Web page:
Thursday, August 23, 2007

Adieu to Conexant

Well, I finally got an Ethernet modem, and the much-loved Conexant-based USB modem was retired from service. Bittersweet feelings as I unhooked its cable and stored it in the cupboard (sentimental guy that I am, I ensured that the ISP guy didn't take it with him; turns out I had paid upfront for the modem, so there were no issues). Seems like my only connection to the modem is going to be my instructions page.


Political parties have a habit of taking out full page ads trumpeting their achievements during the first 'n' days in office ('n' is typically 100 days if you are ru[i|n]ning a state; 365 days if you have been given a mandate to screw over the whole country). If you pay close attention to these achievements, you'll find that more than half of these are not really achievements at all, since they are nothing more than statements of intent or, worse, hollow promises. Case in point: some of the 'achievements' of the Mayawati government:
  • Police administration given strict orders to protect people belonging to the poor and downtrodden sections of the Sarva Samaj

  • Decision taken to set up power plant
And, incredibly, these gems:
  • Demanded Rs.800 billion from the prime minister for a special development package for Bundelkhand and Purvanchal regions

  • Demanded Rs.22 billion from the central government for flood relief

So true

From an article about the intrusion of Blackberrys into our lives:
The mobile device was sold as a form of liberation: now your office can be the beach. The trouble is, it’s turned the beach into the office.

Wednesday, August 15, 2007

Granny's got a gun

It's all well to give guns to villagers for their protection, but who's there to protect these guys when the militants turn on them with doubled fury after one of their folks are finished off by a lucky shot from granny's gun? The disastrous Salwa Judum initiative in Chhattisgarh is a case in point.

Tuesday, August 14, 2007

An 'Oops' Moment

Telling the IT support person that you are able to tunnel through the corporate firewall because he has opened port 22 for your machine's IP address, hearing that the port has not yet been opened, scratching your head in puzzlement, only to realise a second later that the tunnelling is possible because you were sneaky enough to install corkscrew in Cygwin, and keeping your fingers crossed that he doesn't probe further, and hanging up at the earliest chance you get...

Monday, August 13, 2007

Much as we appreciate your patriotism

... don't you think you can put your time to better use, like, I don't know, preparing for your frigging board examinations?


Somebody tells you to obey whatever instructions they give you, no matter what. Assume for the moment that, for some reason -- love, loyalty, respect, life-and-death situation, whatever -- you are willing to go ahead. The first instruction is for you to do something, and keep on doing it even if that person subsequently asks you to stop. You say OK, and proceed to do the thing, upon which he/she immediately cries for mercy and begs you to stop, saying that the thing you are doing is too painful. What do you do?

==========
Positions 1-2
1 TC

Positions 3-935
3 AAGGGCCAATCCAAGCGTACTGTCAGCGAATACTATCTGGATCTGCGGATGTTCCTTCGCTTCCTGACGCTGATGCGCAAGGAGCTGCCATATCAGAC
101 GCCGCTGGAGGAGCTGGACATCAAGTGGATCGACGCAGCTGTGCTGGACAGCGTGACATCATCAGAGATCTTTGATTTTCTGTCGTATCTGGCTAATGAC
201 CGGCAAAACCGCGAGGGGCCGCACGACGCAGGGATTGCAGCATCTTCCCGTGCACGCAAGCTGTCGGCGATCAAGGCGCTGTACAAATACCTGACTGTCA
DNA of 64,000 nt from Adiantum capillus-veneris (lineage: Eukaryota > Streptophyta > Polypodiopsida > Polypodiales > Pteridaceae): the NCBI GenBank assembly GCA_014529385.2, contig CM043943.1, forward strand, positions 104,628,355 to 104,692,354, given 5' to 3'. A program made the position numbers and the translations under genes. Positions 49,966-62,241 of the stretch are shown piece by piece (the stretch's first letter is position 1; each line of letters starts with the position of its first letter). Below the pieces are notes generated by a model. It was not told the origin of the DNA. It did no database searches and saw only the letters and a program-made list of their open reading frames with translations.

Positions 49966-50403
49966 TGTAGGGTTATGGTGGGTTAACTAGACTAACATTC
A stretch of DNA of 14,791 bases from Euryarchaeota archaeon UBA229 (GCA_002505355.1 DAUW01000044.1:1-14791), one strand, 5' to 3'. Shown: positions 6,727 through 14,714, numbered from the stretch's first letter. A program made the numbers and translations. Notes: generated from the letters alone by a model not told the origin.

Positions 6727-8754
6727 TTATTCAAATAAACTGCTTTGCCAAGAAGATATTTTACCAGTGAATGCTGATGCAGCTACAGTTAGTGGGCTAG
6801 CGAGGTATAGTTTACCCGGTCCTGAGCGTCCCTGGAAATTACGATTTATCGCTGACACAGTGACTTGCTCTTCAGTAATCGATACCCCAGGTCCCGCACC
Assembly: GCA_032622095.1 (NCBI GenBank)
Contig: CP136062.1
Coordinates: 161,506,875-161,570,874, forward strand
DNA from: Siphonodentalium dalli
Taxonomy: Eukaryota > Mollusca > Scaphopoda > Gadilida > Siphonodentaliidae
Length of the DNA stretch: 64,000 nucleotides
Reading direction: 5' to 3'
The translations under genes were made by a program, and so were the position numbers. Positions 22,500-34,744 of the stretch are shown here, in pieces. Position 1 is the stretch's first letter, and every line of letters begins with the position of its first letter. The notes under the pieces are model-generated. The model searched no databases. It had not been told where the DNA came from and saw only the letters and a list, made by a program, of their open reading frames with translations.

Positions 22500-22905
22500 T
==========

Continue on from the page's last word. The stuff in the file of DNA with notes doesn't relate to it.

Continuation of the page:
The obvious answer is to persist, because didn't the person ask you not to stop, no matter what? Not so fast. If you have go by the meta-instruction -- "Obey whatever instruction I give you" -- what prevents you from obeying the second instruction?

I don't think there is a logically sound answer to this [*]. I am at home on sick leave, so I don't have the energy to think this through, but things like self-referentiality, meta-levels, and the fact that it is impossible to completely answer the question "What is truth?" (maybe Godel's Theorem as well?) come to mind.

(Context: I am about 530 pages or so into Harry Potter and the Half-Blood Prince, the scene where Dumbledore and Harry Potter are attempting to destroy one of Lord Voldemort's Horcruxes. Sheepish grin).

[*] On second thoughts, there is a logically sound answer -- keep obeying the latest instruction till the requester drops dead or at least loses the ability to issue further instructions -- but this doesn't really serve the purpose.

Saturday, August 11, 2007

The Left is at it again

...running with the hare and hunting with the hounds. They will oppose the 123 Agreement, but if it comes to a vote, they will walk out of the house, in effect an abstention:
Communist Party of India (Marxist) Members of Parliament will walk out if there is a vote on the 123 agreement with the United States, as sought by the Bharatiya Janata Party, according to veteran Marxist leader Jyoti Basu.

“We are critical of the nuclear deal …but will walk out in the event of a vote on it,” Mr. Basu said after a meeting of the party’s State Secretariat. He reiterated the Left parties’ demand for a discussion in Parliament on the agreement.
And you guys wonder why you have zero credibility?

Dolphin Smalltalk discontinued

Considering that they had to compete with the 800 pound gorilla that is Visual Studio , it is to their credit they hung in there for so long.

BTW, their intense dislike of OSS is surprising; it's OK to believe that the OSS model is fundamentally flawed and is at odds with viable commercial software development, but the intensity of the dislike is a bit, well, intense.